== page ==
President Donald Trump berated his former national security adviser Michael Flynn and other senior staff members for holding off on arranging a phone call with the Russian president soon after taking office, according to a new book on the Trump administration’s contentious relationship with the Pentagon.
In “Trump and His Generals: The Cost of Chaos,” the national security reporter Peter Bergen recounted the tenuous conversation between the US president and his staffers, one of many intimate talks whose details were sourced from dozens of interviews with current and former White House officials and military officers.
On January 27, 2017, weeks after winning the presidency, Trump had his first official visit from a foreign leader at the White House, with British Prime Minister Theresa May. During lunch, May asked Trump if he had talked to Putin, according to Bergen.
“No, I haven’t,” Trump replied.
Flynn, a former three-star US Army general, was nearby and leaned in to tell Trump: “Sir, we’re arranging that call now. President Putin called several days ago, but we haven’t been able to get it on your calendar yet.”
Trump, upset by the response, lambasted Flynn.
“Are you kidding me? Vladimir Putin tried to call me, and you didn’t put him through? What the hell were you thinking?” Trump said.
“Well, sir, you know, you have a lot of calls coming in, and we’re trying to manage who you talk to,” Flynn responded.
Trump called Putin “the only man on earth who can destroy us” and later questioned his staff’s decision to hold off on the phone call.
“What kind of bulls— is this? How is it possible that Putin calls me and you don’t put the call through? I don’t know what you guys are doing,” Trump privately told his senior staff members.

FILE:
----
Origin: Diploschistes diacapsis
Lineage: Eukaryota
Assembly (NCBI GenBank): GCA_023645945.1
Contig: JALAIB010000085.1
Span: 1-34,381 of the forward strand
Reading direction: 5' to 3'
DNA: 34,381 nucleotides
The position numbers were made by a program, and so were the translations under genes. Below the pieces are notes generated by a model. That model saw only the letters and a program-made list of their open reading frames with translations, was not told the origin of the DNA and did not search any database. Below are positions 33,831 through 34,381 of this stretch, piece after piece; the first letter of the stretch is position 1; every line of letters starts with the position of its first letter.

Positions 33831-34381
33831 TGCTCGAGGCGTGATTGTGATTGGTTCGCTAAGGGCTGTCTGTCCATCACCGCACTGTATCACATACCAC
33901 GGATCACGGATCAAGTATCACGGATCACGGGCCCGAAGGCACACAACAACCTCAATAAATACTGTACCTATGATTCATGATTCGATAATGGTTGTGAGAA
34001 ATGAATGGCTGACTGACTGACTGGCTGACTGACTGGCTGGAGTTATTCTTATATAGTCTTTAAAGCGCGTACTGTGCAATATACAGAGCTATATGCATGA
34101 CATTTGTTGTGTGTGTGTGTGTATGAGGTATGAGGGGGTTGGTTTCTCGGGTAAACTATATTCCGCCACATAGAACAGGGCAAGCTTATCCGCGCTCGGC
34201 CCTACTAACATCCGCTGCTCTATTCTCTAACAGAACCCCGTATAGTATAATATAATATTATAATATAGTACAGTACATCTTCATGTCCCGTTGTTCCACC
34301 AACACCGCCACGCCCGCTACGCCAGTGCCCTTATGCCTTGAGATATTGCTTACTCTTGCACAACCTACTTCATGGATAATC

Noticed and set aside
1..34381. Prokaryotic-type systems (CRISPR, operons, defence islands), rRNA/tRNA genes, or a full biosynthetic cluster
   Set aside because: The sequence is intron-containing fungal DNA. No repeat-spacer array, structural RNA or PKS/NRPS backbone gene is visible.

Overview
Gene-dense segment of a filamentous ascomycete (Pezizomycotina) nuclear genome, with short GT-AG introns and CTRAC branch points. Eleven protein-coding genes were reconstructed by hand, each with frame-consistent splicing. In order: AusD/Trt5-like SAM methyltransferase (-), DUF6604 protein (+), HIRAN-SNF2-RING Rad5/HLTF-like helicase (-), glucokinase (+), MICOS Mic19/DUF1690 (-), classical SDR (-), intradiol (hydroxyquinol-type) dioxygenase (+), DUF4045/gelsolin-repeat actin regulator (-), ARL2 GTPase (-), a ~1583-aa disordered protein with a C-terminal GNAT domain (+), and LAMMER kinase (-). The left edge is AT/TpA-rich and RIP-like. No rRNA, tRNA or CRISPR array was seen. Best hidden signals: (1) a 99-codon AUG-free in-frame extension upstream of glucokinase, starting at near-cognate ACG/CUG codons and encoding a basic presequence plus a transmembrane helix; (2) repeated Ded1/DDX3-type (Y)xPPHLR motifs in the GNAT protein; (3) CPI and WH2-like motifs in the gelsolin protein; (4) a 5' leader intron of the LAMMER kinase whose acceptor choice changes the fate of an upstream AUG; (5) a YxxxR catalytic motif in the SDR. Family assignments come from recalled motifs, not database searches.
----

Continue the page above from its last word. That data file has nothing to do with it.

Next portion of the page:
Administrations typically prepare for high-level discussions between the US president and foreign leaders — phone calls that are usually listened to by key staff members. The Trump administration has restricted access to more of these conversations and subsequent transcripts after his July 25 call with Ukraine’s president prompted a whistleblower’s complaint that led to his impeachment, CNN reported last month.
“Nobody is allowed on the calls,” a White House official told CNN. “The barn door officially closed after the horse escaped.”
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According to the White House’s record, Trump had a “congratulatory” one-hour phone call with Putin on January 28, 2017. The White House, which said the call included topics ranging from the fight against the Islamic State to the conflict in Syria, described it as “positive” and “a significant start to improving the relationship between the United States and Russia.”
The call was not the first of its kind. On November 14, 2016, Putin and Trump, then the president-elect, spoke over the phone to “develop a dialogue of partnership with the new administration,” the Kremlin said at the time.
Putin and Trump’s relationship has been intensely scrutinized by Congress and in the Russia investigation led by the special counsel Robert Mueller. In turn, the Trump administration has reportedly sought to obfuscate details about Trump’s interactions with Putin — current and former US officials told The Washington Post last year that during the G20 meeting in 2017, Trump attempted to take his interpreter’s notes and told his linguist not to discuss his conversation with other staff members.
In 2018, Trump praised the Russian president’s election victory — which came amid voting irregularities and harassment of election monitors — ignoring his staff’s recommendation that said “DO NOT CONGRATULATE.”
The two presidents spoke again on Sunday. A Kremlin statement said Putin thanked Trump for the US’s notice about a potential terrorist plot against St. Petersburg on New Year’s Eve.
Trump on Tuesday confirmed Russia’s statement, tweeting that “President Putin of Russia called to thank me and the U.S. for informing them of a planned terrorist attack in the very beautiful city of Saint Petersburg.”
“They were able to quickly apprehend the suspects, with many lives being saved,” Trump added. “Great & important coordination!”